2012 Taxpayer Relief Act Changes to Alternative Minimum Tax
As you know, the alternative minimum tax (AMT) traps more middle income taxpayers every year. To partially alleviate this tax burden, Congress has been enacting annual “patches” to the AMT to increase exemption amounts. The American Taxpayer Relief Act of 2012 (2012 Taxpayer Relief Act) provides immediate relief for the AMT by permanently increasing the AMT exemption amounts retroactive to the 2012 tax year. Beginning in 2013, these base AMT exemption amounts will be adjusted annually for inflation.
For 2012, the exemption amounts are increased to $78,750 for married couples filing jointly and surviving spouses, $50,600 for single taxpayers and heads of households, and $39,375 for married individuals filing separately.
2012 Taxpayer Relief Act For Individuals
2012 Year End Tax Planning for Individuals
Year-end tax planning is always complicated by the uncertainty that the following year may bring. Even with the election behind us, 2012 is one of the most challenging in recent memory for year-end tax planning. A combination of events – including possible expiration of some or all of the “Bush-era” tax cuts after 2012, the imposition of new so-called Medicare taxes on investment and wages, doubts about renewal of tax extenders, and the threat of massive across-the-board federal spending cuts – have many taxpayers asking how can they prepare for 2013 and beyond, and what to do before then. The short answer is to quickly become familiar with expiring tax incentives and what may replace them after 2012 and to plan accordingly.
2013 Year-End Tax Planning for Individuals
Early in 2013, the 2012 Taxpayer Relief Act was enacted and the “Bush-era” tax cuts, which were scheduled to sunset at the end of 2012, were permanently extended and modified. This legislation is significant because without its enactment, individual tax rates on all income groups would have increased, taxpayer-friendly treatment of capital gains and dividends would have disappeared, and many other popular but temporary incentives would no longer be available.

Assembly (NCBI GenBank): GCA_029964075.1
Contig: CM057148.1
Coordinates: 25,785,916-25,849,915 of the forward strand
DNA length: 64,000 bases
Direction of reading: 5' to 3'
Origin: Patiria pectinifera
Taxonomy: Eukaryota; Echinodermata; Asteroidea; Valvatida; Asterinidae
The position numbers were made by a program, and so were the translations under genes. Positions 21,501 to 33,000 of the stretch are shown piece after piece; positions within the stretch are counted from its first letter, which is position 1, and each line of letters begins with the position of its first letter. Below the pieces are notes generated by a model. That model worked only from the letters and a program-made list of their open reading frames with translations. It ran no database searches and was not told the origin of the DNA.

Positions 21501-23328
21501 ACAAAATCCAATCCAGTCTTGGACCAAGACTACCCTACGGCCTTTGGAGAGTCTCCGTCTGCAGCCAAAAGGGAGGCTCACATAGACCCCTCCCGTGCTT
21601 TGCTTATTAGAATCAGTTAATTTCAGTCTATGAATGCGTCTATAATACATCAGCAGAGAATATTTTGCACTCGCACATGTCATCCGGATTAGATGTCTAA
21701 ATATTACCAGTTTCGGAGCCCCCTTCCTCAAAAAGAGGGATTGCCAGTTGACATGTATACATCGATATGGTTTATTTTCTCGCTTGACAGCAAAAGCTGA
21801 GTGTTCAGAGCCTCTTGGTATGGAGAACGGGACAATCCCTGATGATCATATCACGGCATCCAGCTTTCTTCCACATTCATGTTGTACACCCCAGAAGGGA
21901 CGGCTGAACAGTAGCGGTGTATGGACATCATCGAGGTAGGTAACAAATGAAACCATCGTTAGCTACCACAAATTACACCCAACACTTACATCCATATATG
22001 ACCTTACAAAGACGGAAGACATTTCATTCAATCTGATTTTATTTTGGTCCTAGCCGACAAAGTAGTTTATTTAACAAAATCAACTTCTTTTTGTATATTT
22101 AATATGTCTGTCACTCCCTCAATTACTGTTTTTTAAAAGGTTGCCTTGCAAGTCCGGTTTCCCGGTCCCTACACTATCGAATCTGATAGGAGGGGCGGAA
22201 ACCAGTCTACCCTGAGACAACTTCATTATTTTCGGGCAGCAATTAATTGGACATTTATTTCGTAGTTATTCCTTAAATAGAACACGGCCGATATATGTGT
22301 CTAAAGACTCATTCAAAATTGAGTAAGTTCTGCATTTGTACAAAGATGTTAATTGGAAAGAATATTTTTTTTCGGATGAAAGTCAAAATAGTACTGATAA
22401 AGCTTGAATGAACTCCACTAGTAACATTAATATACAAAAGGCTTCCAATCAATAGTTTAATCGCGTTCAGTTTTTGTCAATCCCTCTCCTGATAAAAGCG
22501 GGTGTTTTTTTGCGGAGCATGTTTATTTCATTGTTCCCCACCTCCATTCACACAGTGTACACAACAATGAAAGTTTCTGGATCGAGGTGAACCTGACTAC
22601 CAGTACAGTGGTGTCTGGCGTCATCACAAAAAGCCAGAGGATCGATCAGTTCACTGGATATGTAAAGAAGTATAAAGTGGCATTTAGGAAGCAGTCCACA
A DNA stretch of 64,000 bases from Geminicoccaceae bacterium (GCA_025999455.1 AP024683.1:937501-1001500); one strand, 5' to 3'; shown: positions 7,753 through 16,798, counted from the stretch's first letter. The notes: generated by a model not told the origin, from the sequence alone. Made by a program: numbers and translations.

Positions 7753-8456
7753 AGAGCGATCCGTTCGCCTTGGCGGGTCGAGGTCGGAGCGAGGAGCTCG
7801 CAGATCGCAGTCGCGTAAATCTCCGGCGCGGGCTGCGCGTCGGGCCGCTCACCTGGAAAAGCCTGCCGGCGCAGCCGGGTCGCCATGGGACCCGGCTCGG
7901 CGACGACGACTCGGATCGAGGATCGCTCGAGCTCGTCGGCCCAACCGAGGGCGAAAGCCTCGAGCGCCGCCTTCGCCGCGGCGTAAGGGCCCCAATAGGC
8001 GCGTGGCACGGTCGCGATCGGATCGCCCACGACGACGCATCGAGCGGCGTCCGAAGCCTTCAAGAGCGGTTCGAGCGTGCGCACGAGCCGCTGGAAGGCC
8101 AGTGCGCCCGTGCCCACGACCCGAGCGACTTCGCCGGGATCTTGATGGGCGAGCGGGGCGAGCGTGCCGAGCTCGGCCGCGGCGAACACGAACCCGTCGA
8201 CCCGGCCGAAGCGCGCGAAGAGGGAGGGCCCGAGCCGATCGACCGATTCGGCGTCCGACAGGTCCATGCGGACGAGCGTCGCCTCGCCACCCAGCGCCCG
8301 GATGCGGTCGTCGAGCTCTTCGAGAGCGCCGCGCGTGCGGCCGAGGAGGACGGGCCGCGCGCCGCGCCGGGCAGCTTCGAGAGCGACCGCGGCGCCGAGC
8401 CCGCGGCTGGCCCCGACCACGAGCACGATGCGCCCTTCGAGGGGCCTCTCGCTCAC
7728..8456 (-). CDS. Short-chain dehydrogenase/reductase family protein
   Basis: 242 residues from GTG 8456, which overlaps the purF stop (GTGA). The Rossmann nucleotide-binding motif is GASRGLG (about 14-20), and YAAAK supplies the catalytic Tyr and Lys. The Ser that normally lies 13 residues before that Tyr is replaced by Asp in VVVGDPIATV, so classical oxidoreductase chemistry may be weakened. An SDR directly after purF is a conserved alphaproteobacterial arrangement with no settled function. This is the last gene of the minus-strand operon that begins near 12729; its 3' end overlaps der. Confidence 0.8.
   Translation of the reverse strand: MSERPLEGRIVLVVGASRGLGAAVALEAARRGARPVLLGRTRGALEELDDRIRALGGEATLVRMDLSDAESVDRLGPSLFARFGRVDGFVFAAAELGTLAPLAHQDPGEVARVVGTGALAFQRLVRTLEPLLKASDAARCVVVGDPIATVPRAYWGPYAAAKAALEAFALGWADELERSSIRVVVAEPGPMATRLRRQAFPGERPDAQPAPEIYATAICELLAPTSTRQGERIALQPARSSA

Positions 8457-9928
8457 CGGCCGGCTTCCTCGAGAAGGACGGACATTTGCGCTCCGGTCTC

2016 Year-End Tax Planning for Individuals
Although tax planning is a 12-month activity, yearend is traditionally the time to review tax strategies from the past and to revise them for the future. Yearend has also become a time when there is an increasing need to take a careful look at what’s changed within the tax law itself since the beginning of the year. Opportunities and pitfalls within these recent changes – as they impact each taxpayer’s unique situation—should not be overlooked. This is particularly the case during year-end 2016. Here are some of the many consideration that taxpayers should review as year-end 2016 approaches.
Accurately Complete Your Organizer
Your Organizer is basically a filing template that ensures that we have the information that we need. It is tailor made to each of our clients and often shows data from the last period's return for reference.
By taking the time to confirm you have all of your source documents—or at least discover what you need to attain—you ensure the accuracy of your return, and minimize your expense.
Deadline for 1040s
Deadline for filling personal tax return, or an extension must be filed.
Should the date fall on a weekend or holiday, it extends to the next workday.
Deadline for Extended 1040s
Federal & State Income Tax Preparation
“The hardest thing in the world to understand is the income tax”
- Albert Einstein